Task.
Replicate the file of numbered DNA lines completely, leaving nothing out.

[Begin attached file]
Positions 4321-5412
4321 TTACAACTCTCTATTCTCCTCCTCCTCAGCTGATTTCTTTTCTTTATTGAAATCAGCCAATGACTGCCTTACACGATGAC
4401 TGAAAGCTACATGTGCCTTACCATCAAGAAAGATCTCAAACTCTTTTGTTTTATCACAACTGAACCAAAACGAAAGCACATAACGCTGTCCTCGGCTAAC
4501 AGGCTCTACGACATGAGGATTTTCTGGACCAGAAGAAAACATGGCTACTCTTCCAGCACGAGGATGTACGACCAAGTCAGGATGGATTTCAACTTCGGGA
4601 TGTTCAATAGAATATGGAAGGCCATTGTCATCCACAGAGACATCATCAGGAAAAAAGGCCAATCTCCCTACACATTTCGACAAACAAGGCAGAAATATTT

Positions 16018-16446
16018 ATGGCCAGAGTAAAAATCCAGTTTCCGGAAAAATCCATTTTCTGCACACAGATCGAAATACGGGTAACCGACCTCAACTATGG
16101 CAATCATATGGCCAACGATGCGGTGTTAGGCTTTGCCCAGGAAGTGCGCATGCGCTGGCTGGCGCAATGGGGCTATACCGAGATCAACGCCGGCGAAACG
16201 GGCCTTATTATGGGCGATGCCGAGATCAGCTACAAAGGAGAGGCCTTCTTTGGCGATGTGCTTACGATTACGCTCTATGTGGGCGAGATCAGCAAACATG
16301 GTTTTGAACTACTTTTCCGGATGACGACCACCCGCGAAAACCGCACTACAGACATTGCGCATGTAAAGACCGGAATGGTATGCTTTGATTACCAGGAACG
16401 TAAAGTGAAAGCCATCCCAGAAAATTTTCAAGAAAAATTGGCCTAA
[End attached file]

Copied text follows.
Positions 4321-5412
4321 TTACAACTCTCTATTCTCCTCCTCCTCAGCTGATTTCTTTTCTTTATTGAAATCAGCCAATGACTGCCTTACACGATGAC
4401 TGAAAGCTACATGTGCCTTACCATCAAGAAAGATCTCAAACTCTTTTGTTTTATCACAACTGAACCAAAACGAAAGCACATAACGCTGTCCTCGGCTAAC
4501 AGGCTCTACGACATGAGGATTTTCTGGACCAGAAGAAAACATGGCTACTCTTCCAGCACGAGGATGTACGACCAAGTCAGGATGGATTTCAACTTCGGGA
4601 TGTTCAATAGAATATGGAAGGCCATTGTCATCCACAGAGACATCATCAGGAAAAAAGGCCAATCTCCCTACACATTTCGACAAACAAGGCAGAAATATTT

Positions 16018-16446
16018 ATGGCCAGAGTAAAAATCCAGTTTCCGGAAAAATCCATTTTCTGCACACAGATCGAAATACGGGTAACCGACCTCAACTATGG
16101 CAATCATATGGCCAACGATGCGGTGTTAGGCTTTGCCCAGGAAGTGCGCATGCGCTGGCTGGCGCAATGGGGCTATACCGAGATCAACGCCGGCGAAACG
16201 GGCCTTATTATGGGCGATGCCGAGATCAGCTACAAAGGAGAGGCCTTCTTTGGCGATGTGCTTACGATTACGCTCTATGTGGGCGAGATCAGCAAACATG
16301 GTTTTGAACTACTTTTCCGGATGACGACCACCCGCGAAAACCGCACTACAGACATTGCGCATGTAAAGACCGGAATGGTATGCTTTGATTACCAGGAACG
16401 TAAAGTGAAAGCCATCCCAGAAAATTTTCAAGAAAAATTGGCCTAA